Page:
time—or behave as if the tanks were still there, forgetting why they
do so.

"Magic of the State?"

Michael Taussig

George Bush comes to NYC today. Will he wear a mask?

I see people clapping the police, the firemen, and the construction workers along the West Side Highway down at Christopher Street and outside St. Vincent's Hospital. They have American flags and crudely lettered cardboard signs saying "We Love You," and "The Bravest." There is a feeling of carnival in the air and the cars honk back. Foucault is famous for his idea of bio-power, that the modern state is dedicated not to punishment or violence but to life, that it practices a sort of manipulative altruism. Don't think of the hangman. Think of the fireman. An older wisdom than Foucault's has long maintained that war is the health of the state. A professor of history on NPR says he is encouraged that this will put an end to criticism of the police in NYC. Dawn of a new era.

NOT BORED! writes:

"When the Cure Is Worse Than the Disease"

What's being sold here [in the Budweiser radio commercials that use the music of Squeeze and the Dave Edmunds Band] is not name or personality but style. The familiar but chart-poor groups are not announced, and that anonymity provides an aural itch that you scratch when you remember the product with which the style is associated. The spots take the language of a performer and reduce it to two or three constituent elements; the result is that the performer's language — made of incipient cliches that, by means of a confrontation with a specific occasion of performance, are sometimes dissolved into an efflorescence that transcends cliche and extends language — is now reified into a single cliche hard enough to dominate any mere occasion. From now on, this is all the performer will have to say. His performance will communicate in terms of how well it approximates the reification of the commercial, not necessarily because the commercial will have been more widely or intensely heard than any other work by the performer (though it probably will have been), but because the commercial will have completed — in fact, realized — the performer's career. When one hears an old Squeeze or Dave Edmunds record, it will sound like an attempt to formulate a cliche — to produce a style so recognizable and narrow that it can be marketed as an object, as a thing — which is what the record will have been.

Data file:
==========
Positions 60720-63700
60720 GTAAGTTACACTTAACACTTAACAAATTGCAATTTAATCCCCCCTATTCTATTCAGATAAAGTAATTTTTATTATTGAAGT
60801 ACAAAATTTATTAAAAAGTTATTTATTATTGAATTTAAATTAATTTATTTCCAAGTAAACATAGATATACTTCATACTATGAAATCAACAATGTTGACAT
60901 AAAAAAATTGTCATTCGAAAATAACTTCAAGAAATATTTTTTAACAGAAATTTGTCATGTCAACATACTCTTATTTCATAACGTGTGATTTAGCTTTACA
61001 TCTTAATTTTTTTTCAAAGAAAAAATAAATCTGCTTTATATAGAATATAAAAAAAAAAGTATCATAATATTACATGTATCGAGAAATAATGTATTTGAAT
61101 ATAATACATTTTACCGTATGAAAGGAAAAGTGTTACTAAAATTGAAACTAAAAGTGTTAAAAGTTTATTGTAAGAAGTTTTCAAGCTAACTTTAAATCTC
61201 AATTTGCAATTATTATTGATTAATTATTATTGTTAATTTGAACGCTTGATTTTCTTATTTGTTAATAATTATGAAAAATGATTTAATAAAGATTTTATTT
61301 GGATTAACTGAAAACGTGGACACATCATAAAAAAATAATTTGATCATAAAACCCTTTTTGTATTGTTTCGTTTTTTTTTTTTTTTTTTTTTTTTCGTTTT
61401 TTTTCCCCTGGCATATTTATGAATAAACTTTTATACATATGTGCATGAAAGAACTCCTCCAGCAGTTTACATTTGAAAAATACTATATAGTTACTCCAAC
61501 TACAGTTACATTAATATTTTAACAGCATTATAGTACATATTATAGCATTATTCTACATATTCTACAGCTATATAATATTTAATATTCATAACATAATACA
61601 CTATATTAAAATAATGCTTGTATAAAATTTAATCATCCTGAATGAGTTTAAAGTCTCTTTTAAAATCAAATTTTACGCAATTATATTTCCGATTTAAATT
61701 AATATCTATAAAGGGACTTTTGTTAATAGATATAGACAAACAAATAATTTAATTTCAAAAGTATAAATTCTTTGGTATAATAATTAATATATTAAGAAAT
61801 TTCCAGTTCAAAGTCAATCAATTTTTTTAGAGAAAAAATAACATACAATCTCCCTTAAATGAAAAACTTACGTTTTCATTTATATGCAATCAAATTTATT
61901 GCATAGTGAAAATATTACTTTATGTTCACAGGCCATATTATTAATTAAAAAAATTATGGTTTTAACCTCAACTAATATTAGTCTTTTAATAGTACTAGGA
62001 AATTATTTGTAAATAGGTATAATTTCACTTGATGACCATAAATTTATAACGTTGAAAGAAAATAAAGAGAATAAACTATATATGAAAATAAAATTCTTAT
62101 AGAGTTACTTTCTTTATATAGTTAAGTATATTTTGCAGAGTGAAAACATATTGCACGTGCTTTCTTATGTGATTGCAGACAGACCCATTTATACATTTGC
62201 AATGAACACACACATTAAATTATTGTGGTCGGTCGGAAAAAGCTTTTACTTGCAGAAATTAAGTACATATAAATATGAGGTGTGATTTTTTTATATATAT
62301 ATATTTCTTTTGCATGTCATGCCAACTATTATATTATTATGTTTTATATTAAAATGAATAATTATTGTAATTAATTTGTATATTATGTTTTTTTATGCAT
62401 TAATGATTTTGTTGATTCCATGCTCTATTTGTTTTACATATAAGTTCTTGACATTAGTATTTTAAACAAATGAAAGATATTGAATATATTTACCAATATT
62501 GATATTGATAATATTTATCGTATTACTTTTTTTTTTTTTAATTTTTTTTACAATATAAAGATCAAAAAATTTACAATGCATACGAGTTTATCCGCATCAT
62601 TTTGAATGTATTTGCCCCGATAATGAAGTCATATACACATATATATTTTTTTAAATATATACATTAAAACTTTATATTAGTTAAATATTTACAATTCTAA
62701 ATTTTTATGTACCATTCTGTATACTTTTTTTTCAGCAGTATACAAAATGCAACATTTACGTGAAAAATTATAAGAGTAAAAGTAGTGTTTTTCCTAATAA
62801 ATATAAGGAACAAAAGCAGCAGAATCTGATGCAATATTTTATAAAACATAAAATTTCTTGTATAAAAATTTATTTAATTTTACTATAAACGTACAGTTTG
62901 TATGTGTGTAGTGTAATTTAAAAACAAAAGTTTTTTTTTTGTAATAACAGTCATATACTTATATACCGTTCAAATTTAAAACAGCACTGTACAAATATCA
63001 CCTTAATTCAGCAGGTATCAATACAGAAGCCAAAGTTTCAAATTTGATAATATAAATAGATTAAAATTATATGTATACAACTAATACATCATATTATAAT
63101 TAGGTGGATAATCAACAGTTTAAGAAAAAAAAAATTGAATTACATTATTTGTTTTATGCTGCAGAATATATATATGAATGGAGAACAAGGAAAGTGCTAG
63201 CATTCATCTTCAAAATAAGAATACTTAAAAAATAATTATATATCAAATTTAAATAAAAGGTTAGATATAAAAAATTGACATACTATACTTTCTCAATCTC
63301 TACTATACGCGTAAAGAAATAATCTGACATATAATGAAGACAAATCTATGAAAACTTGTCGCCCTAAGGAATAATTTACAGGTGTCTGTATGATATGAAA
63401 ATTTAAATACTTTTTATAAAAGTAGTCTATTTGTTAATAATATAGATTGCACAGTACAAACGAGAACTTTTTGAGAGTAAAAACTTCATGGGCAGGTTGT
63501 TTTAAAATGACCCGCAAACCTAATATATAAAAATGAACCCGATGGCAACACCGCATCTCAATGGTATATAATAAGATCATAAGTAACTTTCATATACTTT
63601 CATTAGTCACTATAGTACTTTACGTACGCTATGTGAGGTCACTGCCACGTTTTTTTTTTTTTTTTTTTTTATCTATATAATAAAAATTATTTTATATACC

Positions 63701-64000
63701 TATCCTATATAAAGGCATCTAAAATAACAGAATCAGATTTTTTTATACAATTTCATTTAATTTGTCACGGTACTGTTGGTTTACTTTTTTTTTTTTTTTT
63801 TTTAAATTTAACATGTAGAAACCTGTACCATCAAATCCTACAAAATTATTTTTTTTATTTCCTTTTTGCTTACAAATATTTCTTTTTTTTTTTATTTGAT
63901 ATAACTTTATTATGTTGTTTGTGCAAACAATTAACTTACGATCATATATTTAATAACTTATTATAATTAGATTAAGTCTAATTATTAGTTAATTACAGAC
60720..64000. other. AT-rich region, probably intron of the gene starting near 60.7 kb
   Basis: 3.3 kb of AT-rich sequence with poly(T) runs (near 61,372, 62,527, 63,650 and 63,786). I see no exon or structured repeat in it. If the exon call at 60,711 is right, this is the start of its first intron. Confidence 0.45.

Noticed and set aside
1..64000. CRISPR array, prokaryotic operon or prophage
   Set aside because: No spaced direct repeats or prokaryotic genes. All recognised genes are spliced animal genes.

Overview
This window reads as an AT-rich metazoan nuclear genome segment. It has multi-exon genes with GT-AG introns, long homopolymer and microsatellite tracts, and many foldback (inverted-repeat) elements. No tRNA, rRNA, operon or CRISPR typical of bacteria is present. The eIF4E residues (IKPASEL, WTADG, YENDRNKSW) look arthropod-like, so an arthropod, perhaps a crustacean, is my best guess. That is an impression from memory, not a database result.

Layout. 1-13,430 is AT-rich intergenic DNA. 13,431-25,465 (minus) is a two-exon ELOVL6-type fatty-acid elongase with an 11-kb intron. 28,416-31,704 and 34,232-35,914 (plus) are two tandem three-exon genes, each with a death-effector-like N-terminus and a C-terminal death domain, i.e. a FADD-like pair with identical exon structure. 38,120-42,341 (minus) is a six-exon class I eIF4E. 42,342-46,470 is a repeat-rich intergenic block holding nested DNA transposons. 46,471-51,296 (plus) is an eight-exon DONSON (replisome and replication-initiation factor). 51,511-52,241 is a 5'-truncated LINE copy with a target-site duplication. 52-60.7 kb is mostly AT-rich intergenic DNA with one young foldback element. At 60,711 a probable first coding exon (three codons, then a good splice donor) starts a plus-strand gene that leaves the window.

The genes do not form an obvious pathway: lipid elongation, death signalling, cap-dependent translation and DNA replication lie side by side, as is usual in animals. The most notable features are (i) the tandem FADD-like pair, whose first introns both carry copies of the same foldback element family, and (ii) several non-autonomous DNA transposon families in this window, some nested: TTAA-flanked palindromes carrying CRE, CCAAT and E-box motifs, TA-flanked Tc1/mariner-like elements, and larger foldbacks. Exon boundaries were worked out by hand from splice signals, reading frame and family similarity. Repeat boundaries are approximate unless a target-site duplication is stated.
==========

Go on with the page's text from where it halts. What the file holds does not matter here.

Greil Marcus has changed his mind since he wrote these words, back in 1987, when his "Real Life Top Ten" column was published in The Village Voice. He now says, "I think all songs should go up on this block [...] It's a way of finding out if songs that carry people with them, songs that seem tied to a particular time and place, can survive a radical recontextualization, or if that recontectualization dissolves them" (see "Bob Dylan After the 1994 Congressional Elections," in Double Trouble: Bill Clinton and Elvis Presley in a Land of No Alternatives, published in 2000).

"Behind the Balaclavas of South-East Mexico"

Sylvie Deneuve and Charles Reeve, Paris, August 1995

"Because those who are too quick to admire and who are suddenly convinced are rarely the salt of the earth." -- B. Traven, In The Freest State In The World, 1919, Insomniac Edition, Paris 1995.


 In the Golden Age of 'actually non-existing socialism' journeys were organised to the countries of the radiant future. Believers were then invited to express their enthusiasm for a reality staged by the lords of the manor. In this way people visited the soviet socialism of the USSR, the Maoist socialism of China, the miniature socialism of Albania, the bearded socialism of Cuba, the Sandinista socialism of Nicaragua, etc. Woe betide those who contested the objective, scientific and unquestionable character of these fabricated realities. Until the day these systems collapsed. People thought they had seen but had seen nothing!

"Speech at the European Social Forum, Paris, November 2003"

Toni Negri

[On Thursday 20 November 2003 the Global Radio-Padova website published the
text of Toni Negri's speech at the European Social Forum in Paris. The
original Italian text can be found on their website at
Global. Translated by Ed Emery.]

"I am Italian, so I shall speak in Italian -- particularly because I too
would like to begin by remembering with sympathy and with much emotion the
Italians who have died in Iraq in recent days. Italians have not been used
to having war-dead, not since fascism sent many of our friends and relations
into the monstrous adventures of the Second World War. The last thing we
needed was for a democratic regime to overturn the very terms of the Italian
constitution by sending poor wretches to die in a war which the vast
majority of Italians do not understand the reasons for, and which they